Kickball, Yoga and You: Investing in Employee Wellness

  • By Kristen Gerencher, Marketwatch
  • June 18, 2014

employee wellness

For small-business owners inundated with the tasks of expanding, employee wellness is often far down the list of things to consider. But whether you have five employees or 5,000, paying attention to workers’ general health and helping people prevent or manage disabilities can pay off.

That was the theme at the Integrated Benefits Institute’s annual forum held recently in San Francisco, where more than 400 benefits directors and chief medical officers from companies large and small traded ideas about managing workers’ health, productivity and absences.

The good news is it doesn’t have to be a heavy lift. By keeping activities fun for participants, small businesses often find they can weave wellness into their existing health and safety infrastructure, said Karen Curran, director of health risk management for Pinnacol Assurance, which sells workers' compensation insurance to 55,000 policyholders in Colorado.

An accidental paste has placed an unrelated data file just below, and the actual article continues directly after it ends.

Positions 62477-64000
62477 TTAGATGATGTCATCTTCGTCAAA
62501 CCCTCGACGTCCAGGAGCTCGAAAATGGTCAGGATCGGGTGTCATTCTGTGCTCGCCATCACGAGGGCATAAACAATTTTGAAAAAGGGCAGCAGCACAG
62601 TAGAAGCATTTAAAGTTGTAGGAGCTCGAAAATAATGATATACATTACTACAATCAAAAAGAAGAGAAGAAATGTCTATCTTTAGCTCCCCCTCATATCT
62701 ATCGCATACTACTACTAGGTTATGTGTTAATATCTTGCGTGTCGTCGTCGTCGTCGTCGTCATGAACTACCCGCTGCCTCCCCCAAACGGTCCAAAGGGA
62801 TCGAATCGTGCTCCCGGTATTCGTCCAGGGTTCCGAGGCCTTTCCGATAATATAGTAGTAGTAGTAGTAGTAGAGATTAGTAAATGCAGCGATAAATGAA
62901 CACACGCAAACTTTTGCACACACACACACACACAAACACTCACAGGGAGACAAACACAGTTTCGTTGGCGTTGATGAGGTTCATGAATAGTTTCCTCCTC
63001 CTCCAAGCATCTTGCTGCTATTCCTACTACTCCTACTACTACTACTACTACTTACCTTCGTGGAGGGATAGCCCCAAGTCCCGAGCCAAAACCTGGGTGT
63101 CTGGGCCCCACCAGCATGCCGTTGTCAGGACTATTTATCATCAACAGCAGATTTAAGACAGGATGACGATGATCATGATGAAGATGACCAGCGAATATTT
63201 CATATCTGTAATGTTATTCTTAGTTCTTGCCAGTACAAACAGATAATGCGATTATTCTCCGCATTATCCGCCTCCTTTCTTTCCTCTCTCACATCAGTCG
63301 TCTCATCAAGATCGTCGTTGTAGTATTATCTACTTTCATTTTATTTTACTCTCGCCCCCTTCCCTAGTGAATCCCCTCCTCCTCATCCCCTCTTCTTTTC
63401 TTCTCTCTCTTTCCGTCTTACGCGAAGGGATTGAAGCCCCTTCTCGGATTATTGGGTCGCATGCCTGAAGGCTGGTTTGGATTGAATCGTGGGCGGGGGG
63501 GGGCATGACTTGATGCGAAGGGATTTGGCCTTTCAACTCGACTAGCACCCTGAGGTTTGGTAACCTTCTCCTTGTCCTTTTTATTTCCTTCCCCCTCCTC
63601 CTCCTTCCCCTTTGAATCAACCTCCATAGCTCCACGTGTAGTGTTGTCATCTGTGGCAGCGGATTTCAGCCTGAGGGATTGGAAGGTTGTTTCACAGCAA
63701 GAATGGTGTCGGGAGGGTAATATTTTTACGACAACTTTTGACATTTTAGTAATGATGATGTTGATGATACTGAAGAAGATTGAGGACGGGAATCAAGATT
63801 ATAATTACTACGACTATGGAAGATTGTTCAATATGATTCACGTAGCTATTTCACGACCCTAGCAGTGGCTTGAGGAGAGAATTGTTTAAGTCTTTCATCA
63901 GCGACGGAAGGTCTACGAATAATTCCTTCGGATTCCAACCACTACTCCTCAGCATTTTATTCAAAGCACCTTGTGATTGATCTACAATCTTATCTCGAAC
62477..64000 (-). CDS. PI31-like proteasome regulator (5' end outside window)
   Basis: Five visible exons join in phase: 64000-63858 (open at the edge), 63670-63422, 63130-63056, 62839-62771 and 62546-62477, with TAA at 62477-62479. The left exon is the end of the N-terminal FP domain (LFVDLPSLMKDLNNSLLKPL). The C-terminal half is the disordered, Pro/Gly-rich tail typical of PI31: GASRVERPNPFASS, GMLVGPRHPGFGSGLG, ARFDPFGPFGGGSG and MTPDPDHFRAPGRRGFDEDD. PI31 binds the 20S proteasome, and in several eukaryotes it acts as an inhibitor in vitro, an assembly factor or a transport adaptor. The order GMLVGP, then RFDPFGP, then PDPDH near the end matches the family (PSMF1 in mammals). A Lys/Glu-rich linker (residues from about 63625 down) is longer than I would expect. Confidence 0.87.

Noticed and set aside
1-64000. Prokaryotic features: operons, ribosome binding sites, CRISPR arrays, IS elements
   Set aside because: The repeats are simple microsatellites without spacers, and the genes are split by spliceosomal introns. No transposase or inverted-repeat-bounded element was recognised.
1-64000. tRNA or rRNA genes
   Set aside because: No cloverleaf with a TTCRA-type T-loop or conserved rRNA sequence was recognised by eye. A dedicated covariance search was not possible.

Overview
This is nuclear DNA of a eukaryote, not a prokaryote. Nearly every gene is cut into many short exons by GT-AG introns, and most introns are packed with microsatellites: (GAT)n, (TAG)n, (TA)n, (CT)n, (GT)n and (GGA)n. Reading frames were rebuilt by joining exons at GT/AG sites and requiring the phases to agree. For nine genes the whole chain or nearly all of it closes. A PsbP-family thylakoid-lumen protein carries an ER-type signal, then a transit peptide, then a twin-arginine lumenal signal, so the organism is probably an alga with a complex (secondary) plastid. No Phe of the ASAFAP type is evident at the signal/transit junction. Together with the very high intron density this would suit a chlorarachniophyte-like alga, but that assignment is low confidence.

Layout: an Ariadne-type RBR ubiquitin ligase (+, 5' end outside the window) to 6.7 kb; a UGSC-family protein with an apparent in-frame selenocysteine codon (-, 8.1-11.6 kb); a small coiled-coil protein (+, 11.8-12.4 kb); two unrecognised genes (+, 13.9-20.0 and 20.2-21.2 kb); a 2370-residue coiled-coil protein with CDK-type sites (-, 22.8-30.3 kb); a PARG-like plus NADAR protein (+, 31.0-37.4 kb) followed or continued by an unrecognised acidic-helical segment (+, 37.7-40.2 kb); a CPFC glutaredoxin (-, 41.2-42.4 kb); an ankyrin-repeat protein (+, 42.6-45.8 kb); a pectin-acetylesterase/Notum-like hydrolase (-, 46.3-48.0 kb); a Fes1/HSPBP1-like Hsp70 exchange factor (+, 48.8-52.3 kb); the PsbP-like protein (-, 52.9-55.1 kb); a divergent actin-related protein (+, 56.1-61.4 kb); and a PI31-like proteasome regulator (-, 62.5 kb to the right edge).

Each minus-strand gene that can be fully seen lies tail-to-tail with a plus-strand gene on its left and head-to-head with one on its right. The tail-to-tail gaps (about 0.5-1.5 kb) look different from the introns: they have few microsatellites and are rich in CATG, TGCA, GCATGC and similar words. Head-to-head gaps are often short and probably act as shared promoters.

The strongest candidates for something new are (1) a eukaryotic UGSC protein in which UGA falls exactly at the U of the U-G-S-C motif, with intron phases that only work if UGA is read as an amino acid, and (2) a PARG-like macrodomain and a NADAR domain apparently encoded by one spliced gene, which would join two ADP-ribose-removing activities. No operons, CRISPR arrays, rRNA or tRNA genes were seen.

Given an aging population and growing obesity nationwide, health risk factors and chronic medical conditions are putting more small companies at risk for high costs, Curran said: “If we’re going to move the needle, we’ve got to help the small guys.” Small businesses are especially well-positioned to launch homegrown programs because they know their culture and what motivates their people.

Employers can promote stop-smoking and nutrition classes, biometric screenings that help people monitor their blood pressure and cholesterol, and health-risk assessments by making them “more like recess than a spelling test,” Curran said. In a weight-loss challenge, for example, measuring results by teams’ total pounds shed can defuse the pressure individuals may feel to drop weight. “It’s camaraderie. It’s kickball on the playground, not ‘You have to do this or you’re going to be punished.’”

A variety of wellness offerings and incentives can work, from replacing office candy bowls with fruit to staging team-based physical activity contests, conference panelists said. But having a single-minded focus on return on investment is often self-defeating.

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